I have listened to Job three times. Of course, I like well-done satire, though it may not be everyone's cup of tea, especially if your ox is being gored by the writer. But I think this story is one of the best refutations of biblical literalism I know of.
Most memorable moment? That's a tough one. I think it's the confrontation with Satan in Satan's great hall.
Obviously, I like the performance. There are so many BAD performances of Heinlein's work. For example, the reader of Time Enough For Love should be banned from further work. I mean, come on, I could almost hear the page turning. But here, Mr. Garcia plays the main character straight. Alex believes, and Paul Michael Garcia captures his sincerity and gullibility perfectly.
There are a lot of themes introduced in The Number of The Beast (TNOTB). Some of them are more fully fleshed out in Heinlein's later books, but they all show up here.
First, TNOTB is an homage to what he considers the greats of Science Fiction and Fantasy. He starts by writing in the style of the old masters. It's a pulp fiction opening that reminds one of Edgar Rice Burroughs, H. P. Lovecraft, E. E. (Doc) Smith, L. Frank Baum, Lewis Carroll (Charles Dodgson) and even early RAH himself. Before the novel is finished he's mentioned and/or imitated as many writers, stories, and genres as he thought fit. A fun exercise for the reader is to try to pick out all of the SF&F references. Some of them were quite old, but others were as current as could be, as of the date the novel was completed. (Well, fun for me; your tastes may differ.)
Second, with the exception of Friday, all of his novels from TNOTB on deals with afterlife. This one starts with a situation in which the four protagonists 'die.' I believe he's working on the premise that human beings are incapable of really understanding their own deaths. Our myths all point to some sort of afterlife. So in that sense TNOTB deals solely with the common afterlife of Zeb, Deety, Jake, and Hilda. Several times in the novel, the characters themselves reference this concept as they ask whether or not they had died and this was their afterlife.
Of course there is always the theme that Heinlein always pounded home in his books: personal responsibility. His main characters were always self-aware and accepted total responsibility for their circumstances and their lives. I'm obviously a Heinlein fan. The only two things I ever faulted him for were his didacticism and his incest theme. But when he put some boundaries on those two, he was quite an entertaining writer who I could reread and relisten to any time.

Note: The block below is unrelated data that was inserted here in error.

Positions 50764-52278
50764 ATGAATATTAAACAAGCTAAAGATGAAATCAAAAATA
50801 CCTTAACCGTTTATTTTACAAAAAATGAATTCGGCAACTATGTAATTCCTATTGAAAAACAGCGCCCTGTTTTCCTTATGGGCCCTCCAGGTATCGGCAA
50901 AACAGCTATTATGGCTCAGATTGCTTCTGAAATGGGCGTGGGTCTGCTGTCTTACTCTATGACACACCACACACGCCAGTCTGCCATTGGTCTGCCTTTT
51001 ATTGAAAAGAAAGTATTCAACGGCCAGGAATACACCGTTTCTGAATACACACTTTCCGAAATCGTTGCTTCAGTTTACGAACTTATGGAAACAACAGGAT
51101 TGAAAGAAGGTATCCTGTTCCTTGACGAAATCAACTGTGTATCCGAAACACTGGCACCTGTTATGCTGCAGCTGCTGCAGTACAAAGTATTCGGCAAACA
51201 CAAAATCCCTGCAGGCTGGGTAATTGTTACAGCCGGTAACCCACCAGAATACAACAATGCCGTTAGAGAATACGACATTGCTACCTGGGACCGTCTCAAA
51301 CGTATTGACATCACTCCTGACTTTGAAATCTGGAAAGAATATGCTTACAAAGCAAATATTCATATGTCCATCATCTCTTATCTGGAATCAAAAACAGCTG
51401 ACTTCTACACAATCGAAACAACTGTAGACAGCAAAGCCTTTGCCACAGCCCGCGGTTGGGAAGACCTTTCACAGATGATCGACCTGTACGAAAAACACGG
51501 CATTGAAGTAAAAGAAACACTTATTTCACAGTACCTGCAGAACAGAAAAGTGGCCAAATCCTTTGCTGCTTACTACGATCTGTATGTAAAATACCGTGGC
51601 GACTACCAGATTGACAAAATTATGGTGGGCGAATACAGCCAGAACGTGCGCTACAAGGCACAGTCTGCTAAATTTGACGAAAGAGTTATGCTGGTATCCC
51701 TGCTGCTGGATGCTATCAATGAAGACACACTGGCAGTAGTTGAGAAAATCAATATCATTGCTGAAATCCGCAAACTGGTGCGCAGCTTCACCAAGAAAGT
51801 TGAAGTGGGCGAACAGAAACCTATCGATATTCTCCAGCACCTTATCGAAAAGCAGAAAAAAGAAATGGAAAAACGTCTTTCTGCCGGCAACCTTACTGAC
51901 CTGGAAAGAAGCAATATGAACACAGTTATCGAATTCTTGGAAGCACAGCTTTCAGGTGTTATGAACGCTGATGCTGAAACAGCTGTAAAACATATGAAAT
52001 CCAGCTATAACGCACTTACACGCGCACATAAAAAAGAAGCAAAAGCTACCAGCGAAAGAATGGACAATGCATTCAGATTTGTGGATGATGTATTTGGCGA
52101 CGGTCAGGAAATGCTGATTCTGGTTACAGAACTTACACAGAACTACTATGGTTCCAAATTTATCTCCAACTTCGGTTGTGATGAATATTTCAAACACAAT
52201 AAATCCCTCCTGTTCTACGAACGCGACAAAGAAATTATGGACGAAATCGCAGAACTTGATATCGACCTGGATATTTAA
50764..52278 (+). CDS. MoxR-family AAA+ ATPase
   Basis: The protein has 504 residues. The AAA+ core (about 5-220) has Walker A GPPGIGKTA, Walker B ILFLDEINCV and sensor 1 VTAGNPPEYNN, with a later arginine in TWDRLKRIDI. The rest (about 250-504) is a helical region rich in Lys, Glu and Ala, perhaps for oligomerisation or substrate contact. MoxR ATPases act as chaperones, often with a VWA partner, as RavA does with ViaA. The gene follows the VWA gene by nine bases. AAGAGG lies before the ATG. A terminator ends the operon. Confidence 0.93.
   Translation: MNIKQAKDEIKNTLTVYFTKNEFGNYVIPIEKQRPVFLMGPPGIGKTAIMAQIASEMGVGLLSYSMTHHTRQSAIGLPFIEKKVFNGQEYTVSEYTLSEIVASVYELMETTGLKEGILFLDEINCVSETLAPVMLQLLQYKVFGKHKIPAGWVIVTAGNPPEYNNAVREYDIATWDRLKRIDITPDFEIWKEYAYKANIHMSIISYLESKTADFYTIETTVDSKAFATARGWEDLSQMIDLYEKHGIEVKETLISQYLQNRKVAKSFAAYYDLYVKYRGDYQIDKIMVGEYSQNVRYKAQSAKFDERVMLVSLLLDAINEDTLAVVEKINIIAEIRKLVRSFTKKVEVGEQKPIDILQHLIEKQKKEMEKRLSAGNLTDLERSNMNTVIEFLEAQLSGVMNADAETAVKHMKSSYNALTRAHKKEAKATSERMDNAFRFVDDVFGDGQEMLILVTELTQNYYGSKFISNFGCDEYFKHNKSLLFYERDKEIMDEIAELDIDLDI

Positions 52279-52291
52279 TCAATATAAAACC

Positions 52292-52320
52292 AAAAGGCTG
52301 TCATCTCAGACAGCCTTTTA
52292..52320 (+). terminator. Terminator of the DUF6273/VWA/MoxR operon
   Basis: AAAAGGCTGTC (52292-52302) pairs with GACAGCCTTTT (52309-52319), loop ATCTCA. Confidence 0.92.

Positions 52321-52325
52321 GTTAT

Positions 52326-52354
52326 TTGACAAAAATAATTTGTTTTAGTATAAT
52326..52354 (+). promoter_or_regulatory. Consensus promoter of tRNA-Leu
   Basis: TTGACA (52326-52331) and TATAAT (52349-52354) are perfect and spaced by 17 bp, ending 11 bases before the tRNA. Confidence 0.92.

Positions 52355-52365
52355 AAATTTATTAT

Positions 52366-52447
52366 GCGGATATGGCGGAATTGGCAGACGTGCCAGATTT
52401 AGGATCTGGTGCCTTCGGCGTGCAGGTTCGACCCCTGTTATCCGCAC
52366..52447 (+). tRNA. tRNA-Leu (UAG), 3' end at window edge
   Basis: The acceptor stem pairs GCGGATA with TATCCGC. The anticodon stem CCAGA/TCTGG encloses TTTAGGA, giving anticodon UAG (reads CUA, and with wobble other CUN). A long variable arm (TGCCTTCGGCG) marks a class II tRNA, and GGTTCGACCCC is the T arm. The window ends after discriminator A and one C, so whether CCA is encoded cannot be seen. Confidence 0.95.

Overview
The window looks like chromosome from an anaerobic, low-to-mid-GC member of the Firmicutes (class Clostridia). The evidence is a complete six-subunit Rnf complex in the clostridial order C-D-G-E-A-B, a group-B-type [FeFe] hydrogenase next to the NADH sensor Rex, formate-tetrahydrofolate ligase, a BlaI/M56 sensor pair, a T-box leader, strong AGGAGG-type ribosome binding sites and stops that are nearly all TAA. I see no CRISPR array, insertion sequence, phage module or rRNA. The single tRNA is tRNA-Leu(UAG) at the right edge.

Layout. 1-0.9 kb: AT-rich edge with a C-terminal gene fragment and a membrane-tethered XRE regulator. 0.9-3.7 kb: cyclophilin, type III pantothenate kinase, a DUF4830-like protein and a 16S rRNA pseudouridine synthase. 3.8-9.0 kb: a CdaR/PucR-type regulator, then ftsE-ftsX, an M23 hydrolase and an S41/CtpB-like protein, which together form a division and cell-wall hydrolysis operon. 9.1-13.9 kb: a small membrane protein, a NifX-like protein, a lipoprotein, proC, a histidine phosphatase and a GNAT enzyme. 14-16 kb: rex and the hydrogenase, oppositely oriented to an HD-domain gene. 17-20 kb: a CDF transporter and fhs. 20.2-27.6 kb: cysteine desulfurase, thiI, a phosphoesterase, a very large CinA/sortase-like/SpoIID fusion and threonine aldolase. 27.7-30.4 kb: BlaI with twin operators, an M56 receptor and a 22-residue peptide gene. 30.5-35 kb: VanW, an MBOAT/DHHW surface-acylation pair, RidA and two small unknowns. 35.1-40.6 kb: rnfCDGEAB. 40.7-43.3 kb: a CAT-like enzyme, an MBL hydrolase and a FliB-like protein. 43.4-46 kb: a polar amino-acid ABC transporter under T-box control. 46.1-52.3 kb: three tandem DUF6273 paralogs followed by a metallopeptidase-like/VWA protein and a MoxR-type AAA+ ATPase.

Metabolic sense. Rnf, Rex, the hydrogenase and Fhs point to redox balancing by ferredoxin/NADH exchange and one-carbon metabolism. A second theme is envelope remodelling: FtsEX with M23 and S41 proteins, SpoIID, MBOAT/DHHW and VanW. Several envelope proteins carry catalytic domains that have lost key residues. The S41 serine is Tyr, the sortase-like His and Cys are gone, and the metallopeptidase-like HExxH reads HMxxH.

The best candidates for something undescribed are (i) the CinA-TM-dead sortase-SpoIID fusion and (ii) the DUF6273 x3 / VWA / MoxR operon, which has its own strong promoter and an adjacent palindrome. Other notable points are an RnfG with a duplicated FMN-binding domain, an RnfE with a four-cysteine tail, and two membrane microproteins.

The narration of this novel is better than it has been for some of his work. I'm glad to see the narration getting better as more of his works come online. (In case you're wondering, I HATE, HATE, HATE the narration of Time Enough FOr Love; it's too good a work to be that poorly narrated.)
Can't say, as I've not read the print version
Frankly, I like all of the characters. Mr. Larsson took the time to draw all of the characters in detail. We get an amazing amount of detail about even seemingly minor characters.
Of course, it's the court room scene where the psychiatrist finally gets his back.
Frankly, the preponderance of statistics about violence against women that permeates all three books moved me to completely reevaluate how women are treated in our society.
I'm a huge fan of the whole trilogy. Of course, I had to downrate the performance because of the narration, and I'm a big Simon Vance fan. Still, the characters ARE Swedish, not British. I assume they couldn't get as good a narrator who could do Swedish accented English, so I'm not really dissing Vance. In fact, I admire the fact that he would take the project on knowing that his accent choices would be savaged.
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